UST institute calls for renewal of civil discourse

| November 11, 2016 | 3 Comments

The Catholic Church cannot remain silent in the wake of negativity from the recent presidential campaigns, the University of St. Thomas’ Institute for Catholicism and Citizenship stated Nov. 10.

The institute called election season, “one of the most divisive and dispiriting presidential campaign seasons in recent memory. The vitriol, boorishness and even violence that marred this race were a far cry from civil debate, personal decorum and honest disagreement that characterize democratic politics at its best.”

The institute was referring to negative campaign ads, public statements and exchanges in debates that characterized much of each presidential candidate’s campaign, spilling over into citizen discourse.

Referencing Vatican II document “Gaudium et spes,” the institute said the Church “believes it can contribute greatly toward making the human family and its history more human.”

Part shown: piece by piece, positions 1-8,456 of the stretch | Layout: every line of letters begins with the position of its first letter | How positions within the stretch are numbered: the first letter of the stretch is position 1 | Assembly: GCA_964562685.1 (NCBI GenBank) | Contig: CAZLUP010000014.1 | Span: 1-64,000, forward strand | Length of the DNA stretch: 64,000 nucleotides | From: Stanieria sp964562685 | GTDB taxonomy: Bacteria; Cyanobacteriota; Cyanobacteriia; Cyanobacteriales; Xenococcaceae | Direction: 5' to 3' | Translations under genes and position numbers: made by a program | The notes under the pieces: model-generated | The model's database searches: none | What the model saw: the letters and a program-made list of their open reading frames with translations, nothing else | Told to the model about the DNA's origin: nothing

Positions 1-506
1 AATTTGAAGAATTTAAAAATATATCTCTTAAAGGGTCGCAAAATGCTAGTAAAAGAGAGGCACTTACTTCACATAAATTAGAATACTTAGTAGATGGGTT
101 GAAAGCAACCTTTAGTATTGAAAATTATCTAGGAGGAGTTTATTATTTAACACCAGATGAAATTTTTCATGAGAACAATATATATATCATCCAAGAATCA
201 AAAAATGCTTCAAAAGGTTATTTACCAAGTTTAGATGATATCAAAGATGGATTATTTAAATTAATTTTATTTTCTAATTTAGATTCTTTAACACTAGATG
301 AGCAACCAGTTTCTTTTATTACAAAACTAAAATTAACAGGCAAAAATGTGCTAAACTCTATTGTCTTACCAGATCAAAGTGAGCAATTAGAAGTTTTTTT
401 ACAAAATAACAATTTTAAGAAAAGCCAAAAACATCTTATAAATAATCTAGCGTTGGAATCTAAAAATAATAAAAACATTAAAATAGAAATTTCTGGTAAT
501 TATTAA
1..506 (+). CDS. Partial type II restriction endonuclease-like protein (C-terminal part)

“Pope Francis has memorably described the Church as a ‘field hospital,’ called not to inflict or deepen, but to mend the divisions of civil society,” it stated. “Central to this mission — which no political development can abrogate — are the corporal works for mercy, above all welcoming the stranger and clothing the naked.”

The institute also referenced Pope Francis’ Oct. 26 general audience message, where he said “it is precisely in the measure to which we open ourselves to others that life becomes fruitful, society regains peace and people recover their full dignity.”

The institution said that American Catholics played a role in the “cheapening of our public discourse.”  “Indeed, many of us failed to resist the temptation to contribute to it, whether in our personal conversations, through social media, or in other ways, both public and private. Of such words and deeds, which are unbecoming of us as citizens, both of the United States and even more so of the Kingdom of God, we are all called to repent.”

Pledging to do its part, the Institute of Citizenship and Catholicism said it will utilize its programs to promote the healing of divisions, improve civil discourse and building up respect for human dignity, and asked the public to join them.

The Institute for Catholicism and Citizenship is part of the university’s theology department. Its mission is to engage the Catholic intellectual tradition, particularly Catholic social thought, to offer a locus for the deepening of dialogue on the subject.

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